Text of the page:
The Case for Labour in Northern Ireland

On the 30th of November 2015, the Northern Ireland Constituency Labour Party (CLP) unanimously passed a motion to run candidates. The only thing standing in its way is the Labour Party itself.

The motion states:

The NI Constituency Labour Party (CLP) noting: that the intentions of those who join the Party is to secure Labour representation at every level of government and political decision making affecting the people of Northern Ireland; and recognising that the influx of new members and supporters is a further sign of the disillusion of the Northern Ireland electorate with the dysfunctional political structures of Northern Ireland and the political parties that populate them; instructs our Executive Committee (EC) to ensure that the Party is equipped to engage in elections at the earliest date at which it is appropriate to do so.

Accordingly the CLP instructs our EC to:

Prepare and train members who would be suitable candidates; Establish a fighting fund to pay for offices and staff; Prepare a political programme to put to the electorate; Alert the National Executive (NEC) and the Party leadership to the evolving political situation in Northern Ireland and engage with them in the process of promoting Labour’s challenge to the sectarian status quo.

Despite this great news, the fact remains that there are some within the party that do not believe that the people of Northern Ireland deserve the progressive, socialist and inclusive politics of the Labour Party. In their infinite wisdom they have decided that as they believe in Irish reunification, we the people of the country in question should not be granted the democratic right of choice and of forming part of the UK government. I am tired of people with no connection with Northern Ireland and with shockingly limited knowledge of the region telling me that I am not entitled to vote for the party of which I am a member, for whom I have campaigned and that I want to represent me.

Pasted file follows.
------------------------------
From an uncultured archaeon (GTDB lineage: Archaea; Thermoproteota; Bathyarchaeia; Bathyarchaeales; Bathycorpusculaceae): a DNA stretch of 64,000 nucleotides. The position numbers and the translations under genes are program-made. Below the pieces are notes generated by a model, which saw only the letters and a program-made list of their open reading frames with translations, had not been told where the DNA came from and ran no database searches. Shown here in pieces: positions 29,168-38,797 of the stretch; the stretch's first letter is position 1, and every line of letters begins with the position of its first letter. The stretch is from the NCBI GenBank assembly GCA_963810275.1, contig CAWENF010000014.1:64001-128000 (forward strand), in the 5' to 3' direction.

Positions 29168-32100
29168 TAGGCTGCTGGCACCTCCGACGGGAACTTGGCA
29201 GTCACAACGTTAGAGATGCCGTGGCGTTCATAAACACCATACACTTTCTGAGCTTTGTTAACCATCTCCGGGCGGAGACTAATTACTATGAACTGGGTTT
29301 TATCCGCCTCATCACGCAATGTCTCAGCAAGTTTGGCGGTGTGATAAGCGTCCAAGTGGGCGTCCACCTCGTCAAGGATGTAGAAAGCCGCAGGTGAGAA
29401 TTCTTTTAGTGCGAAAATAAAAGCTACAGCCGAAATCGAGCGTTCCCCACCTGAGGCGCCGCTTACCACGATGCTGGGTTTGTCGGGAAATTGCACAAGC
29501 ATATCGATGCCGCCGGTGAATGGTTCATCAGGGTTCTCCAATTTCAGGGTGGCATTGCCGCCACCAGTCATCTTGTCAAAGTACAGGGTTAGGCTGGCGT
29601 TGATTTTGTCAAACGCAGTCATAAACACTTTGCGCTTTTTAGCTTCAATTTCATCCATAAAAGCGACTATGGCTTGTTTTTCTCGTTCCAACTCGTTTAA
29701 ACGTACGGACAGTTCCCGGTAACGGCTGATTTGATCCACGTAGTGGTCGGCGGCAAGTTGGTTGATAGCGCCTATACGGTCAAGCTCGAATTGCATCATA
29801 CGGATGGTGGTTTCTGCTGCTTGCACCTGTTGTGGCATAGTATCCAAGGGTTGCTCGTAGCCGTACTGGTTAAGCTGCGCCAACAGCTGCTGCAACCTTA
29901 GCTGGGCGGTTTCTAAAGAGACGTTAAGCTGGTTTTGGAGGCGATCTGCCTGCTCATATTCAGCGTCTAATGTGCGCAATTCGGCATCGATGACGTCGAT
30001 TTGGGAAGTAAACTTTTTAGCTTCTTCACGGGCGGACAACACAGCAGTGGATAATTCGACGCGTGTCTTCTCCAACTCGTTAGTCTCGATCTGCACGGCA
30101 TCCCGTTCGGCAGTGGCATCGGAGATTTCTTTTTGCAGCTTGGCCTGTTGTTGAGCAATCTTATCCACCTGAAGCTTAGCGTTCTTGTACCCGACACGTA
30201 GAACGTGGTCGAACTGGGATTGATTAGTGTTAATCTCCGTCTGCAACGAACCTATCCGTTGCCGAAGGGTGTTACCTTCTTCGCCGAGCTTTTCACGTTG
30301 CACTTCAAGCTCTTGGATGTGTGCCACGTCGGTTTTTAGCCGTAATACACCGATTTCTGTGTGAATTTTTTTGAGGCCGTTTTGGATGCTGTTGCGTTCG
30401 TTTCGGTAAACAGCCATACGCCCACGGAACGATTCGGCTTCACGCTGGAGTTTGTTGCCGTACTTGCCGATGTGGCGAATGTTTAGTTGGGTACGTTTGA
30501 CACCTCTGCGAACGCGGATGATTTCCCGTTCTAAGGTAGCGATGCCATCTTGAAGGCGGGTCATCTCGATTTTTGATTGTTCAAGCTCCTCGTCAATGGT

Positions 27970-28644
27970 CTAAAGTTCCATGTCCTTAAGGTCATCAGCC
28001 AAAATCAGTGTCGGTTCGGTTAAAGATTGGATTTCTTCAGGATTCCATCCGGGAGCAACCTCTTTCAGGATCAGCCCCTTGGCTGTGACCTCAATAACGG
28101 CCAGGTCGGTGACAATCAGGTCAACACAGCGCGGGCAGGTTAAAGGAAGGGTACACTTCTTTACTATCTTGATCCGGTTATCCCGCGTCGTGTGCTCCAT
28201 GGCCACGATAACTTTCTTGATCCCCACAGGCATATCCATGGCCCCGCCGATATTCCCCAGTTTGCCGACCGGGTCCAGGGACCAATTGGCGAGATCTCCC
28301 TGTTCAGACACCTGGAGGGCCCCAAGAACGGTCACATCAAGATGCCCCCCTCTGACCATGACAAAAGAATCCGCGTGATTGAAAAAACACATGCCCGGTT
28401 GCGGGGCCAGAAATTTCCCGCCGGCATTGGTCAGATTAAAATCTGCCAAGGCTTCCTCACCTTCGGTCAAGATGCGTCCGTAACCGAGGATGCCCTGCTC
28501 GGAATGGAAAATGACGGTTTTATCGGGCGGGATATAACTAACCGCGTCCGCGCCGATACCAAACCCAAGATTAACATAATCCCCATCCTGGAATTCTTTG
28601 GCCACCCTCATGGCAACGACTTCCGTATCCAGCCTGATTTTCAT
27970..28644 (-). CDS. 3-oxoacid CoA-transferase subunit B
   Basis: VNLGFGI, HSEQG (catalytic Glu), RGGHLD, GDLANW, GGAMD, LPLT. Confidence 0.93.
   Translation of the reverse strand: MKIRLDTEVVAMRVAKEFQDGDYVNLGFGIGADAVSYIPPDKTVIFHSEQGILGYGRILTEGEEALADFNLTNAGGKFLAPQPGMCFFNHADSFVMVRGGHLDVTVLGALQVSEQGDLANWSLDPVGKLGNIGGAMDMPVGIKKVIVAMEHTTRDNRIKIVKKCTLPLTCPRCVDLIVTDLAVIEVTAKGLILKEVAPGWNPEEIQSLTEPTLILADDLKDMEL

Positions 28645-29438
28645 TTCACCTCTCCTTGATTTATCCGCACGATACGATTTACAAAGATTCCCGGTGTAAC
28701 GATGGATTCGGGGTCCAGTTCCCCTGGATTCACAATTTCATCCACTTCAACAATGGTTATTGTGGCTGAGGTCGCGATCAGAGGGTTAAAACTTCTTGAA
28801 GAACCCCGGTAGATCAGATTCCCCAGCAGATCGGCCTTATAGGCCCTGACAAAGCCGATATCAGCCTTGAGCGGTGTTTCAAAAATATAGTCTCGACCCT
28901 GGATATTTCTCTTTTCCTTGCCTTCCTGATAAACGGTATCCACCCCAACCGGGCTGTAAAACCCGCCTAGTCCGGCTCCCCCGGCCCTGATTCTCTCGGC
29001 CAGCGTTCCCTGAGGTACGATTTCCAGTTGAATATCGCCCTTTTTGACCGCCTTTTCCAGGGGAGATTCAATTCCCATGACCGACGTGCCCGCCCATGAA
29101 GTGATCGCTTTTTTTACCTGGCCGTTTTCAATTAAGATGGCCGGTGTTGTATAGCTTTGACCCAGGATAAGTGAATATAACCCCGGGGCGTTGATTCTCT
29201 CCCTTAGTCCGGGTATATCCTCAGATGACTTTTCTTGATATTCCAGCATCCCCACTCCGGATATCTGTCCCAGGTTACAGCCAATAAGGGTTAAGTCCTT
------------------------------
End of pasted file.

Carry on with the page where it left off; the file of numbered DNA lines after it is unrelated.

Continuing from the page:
The Labour Irish Society is interestingly one of the most anti-LPNI groups:

The Labour Irish Society claims that its aim is to “work for the Irish community in Britain”. I put it to the society that the best way to work for the Irish community in Britain is to allow them to vote for a party that represents their views, let them have the representation they want and need and let them have MPs that could potentially be part of the UK government. The six counties of Northern Ireland have been officially part of the UK since the Act of Union of 1800, yet we still have no voice in government, little influence in the parliament and are ruled by people we do not elect.

The Labour Irish Society encourages supporters of UK Labour to vote SDLP in Northern Ireland. The SDLP is not representative of the values of the Labour Party. At the moment the most topical difference is:

Abortion Rights

It is important to note that none of the 5 Northern Ireland Executive Parties (Alliance, DUP, SDLP, Sinn Féin, UUP) support the implementation of the 1967 Abortion Act in Northern Ireland which still works under the 1861 Act. (Yes you read correctly, abortion law in Northern Ireland is as old as Italy, which unified in March 1861.)

In 2014, Jim Wells (DUPlicity Party MLA and the then-Health Minister) proposed an amendment:

“to restrict lawful abortions to NHS premises, except in cases of urgency when access to NHS premises is not possible and where no fee is paid”

After much criticism of this stance (including from Amnesty International), David Ford (leader of the Alliance Party and NI Justice Minister) called for a public consultation on changing abortion law when:

“there is a diagnosis in pregnancy that the foetus has a lethal abnormality”

and when

“women have become pregnant as a result of sexual crime”

However, the SDLP still remains “unequivocally opposed” to changes in abortion law.